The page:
WINSTON-SALEM, N.C. — It may be considered one of the most significant studies in our lifetime. Clinical trials to test COVID-19 vaccines are underway in the Triad.
PMG Research in Winston-Salem is one of many clinical research companies around the world testing a vaccine for Pfizer Pharmaceuticals.
For the next 26 months, patient volunteers will be monitored. They receive two vaccines at the beginning of the study, administered three weeks apart. Then at each office visit, they will have their blood drawn to find out if the vaccine is building antibodies.
“We have to prove that the vaccine works and we also need to prove that there is an adequate immune response, where people are making antibodies to the vaccine,” said Dr. Jonathan Wilson, the medical director at PMG Research in Winston-Salem.
Wilson says one of the most common questions he’s asked during a vaccine study is, “Are you giving me the virus?”
The simple answer is no. It’s not a live virus vaccine.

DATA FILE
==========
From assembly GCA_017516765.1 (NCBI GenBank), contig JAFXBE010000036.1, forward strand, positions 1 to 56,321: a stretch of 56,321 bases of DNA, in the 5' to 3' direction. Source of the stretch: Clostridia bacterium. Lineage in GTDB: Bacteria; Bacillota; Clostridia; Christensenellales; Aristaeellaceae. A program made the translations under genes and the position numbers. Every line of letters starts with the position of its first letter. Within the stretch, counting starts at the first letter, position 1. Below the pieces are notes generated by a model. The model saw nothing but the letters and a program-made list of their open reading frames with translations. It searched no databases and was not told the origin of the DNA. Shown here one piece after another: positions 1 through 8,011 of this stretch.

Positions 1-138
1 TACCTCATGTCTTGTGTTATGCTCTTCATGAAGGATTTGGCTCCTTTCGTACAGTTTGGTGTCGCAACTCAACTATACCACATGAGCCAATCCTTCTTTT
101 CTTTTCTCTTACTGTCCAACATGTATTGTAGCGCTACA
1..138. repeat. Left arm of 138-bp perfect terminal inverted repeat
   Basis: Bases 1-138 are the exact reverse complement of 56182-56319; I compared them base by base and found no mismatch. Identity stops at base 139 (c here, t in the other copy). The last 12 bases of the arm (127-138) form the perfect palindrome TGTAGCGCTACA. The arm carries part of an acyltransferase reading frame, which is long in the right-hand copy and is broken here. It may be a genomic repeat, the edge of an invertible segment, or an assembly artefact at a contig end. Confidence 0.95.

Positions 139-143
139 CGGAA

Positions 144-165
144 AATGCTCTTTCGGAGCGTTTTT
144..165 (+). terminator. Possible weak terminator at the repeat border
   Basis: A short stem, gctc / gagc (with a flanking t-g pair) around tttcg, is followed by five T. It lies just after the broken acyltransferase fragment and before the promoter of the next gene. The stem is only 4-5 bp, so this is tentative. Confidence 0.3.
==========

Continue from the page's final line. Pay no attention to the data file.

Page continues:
“It’s not any part of the virus that would actually make anyone ill. The technology is based on the spike protein that’s on the outside of the virus and your body is making antibodies towards that,” Wilson said.
The PMG Research facility in Winston-Salem expects 200 to 300 patient volunteers to participate in the study. Wilson says without volunteers, there’s no chance at a vaccine.
“That’s why we consider our patient volunteers as heroes because they are part of the process that is for the greater good,” Wilson said.
Wilson says vaccines don’t develop overnight. He would like to think they will have one by the middle of next year, but he says there is no substitute for safety and they can’t rush the process.